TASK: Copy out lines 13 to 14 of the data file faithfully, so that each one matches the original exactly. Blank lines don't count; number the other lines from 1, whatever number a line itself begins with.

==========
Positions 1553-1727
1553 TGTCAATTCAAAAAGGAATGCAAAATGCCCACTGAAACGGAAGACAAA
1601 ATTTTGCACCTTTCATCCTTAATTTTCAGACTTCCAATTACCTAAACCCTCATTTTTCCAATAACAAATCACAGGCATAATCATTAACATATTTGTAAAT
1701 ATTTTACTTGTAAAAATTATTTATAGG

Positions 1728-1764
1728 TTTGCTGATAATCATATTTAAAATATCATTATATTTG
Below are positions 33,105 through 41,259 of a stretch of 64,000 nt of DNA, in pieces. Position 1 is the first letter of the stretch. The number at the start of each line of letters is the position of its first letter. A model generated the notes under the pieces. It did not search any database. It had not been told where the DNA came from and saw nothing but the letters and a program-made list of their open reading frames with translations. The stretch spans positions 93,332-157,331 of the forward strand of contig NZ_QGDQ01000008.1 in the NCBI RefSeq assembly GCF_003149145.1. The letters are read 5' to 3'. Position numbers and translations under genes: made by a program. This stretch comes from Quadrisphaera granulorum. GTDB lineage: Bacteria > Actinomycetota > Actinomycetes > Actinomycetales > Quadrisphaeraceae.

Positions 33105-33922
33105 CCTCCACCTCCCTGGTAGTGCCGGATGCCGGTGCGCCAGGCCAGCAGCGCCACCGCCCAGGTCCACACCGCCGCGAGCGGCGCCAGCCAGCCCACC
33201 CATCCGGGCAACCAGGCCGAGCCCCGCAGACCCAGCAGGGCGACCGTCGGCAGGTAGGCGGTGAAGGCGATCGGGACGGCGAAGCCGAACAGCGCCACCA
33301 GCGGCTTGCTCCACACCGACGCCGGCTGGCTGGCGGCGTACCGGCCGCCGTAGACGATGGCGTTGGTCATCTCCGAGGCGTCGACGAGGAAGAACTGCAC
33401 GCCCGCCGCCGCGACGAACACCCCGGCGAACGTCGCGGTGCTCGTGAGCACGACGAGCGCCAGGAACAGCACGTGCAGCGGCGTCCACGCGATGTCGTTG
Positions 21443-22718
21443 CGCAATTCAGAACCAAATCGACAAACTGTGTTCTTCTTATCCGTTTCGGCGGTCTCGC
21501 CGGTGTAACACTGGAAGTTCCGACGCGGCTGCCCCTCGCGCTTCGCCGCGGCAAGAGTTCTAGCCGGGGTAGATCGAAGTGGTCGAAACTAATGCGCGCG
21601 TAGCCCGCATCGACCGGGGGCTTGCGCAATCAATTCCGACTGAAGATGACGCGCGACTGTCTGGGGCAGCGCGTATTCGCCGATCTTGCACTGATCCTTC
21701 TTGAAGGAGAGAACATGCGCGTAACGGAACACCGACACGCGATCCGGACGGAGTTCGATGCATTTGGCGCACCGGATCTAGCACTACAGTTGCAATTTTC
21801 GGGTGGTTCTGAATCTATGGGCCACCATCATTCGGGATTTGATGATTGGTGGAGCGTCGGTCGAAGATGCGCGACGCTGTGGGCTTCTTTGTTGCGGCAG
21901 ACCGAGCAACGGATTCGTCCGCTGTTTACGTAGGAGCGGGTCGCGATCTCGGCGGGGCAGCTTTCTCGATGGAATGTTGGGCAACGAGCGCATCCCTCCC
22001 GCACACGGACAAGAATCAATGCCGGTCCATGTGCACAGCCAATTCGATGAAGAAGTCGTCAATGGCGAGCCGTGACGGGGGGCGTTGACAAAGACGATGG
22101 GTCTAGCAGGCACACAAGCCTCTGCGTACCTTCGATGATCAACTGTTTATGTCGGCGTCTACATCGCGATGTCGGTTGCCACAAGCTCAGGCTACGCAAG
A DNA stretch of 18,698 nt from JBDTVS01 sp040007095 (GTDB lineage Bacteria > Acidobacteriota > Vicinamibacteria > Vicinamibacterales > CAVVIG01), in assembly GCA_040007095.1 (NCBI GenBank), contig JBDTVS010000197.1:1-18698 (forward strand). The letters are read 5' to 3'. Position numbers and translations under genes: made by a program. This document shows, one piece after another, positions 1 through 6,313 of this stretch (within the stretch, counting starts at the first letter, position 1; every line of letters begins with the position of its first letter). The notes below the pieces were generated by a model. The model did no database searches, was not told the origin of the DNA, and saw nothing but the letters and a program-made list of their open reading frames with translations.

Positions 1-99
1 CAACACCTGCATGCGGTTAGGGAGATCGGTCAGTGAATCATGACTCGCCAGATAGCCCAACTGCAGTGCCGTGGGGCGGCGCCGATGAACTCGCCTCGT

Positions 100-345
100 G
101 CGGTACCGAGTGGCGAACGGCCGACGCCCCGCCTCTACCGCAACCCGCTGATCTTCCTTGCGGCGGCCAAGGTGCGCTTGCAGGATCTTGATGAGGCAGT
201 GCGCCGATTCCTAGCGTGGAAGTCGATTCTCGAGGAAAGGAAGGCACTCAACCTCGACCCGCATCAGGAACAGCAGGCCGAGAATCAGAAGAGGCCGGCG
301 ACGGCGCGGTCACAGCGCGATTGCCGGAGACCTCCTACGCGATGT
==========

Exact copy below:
Positions 21443-22718
21443 CGCAATTCAGAACCAAATCGACAAACTGTGTTCTTCTTATCCGTTTCGGCGGTCTCGC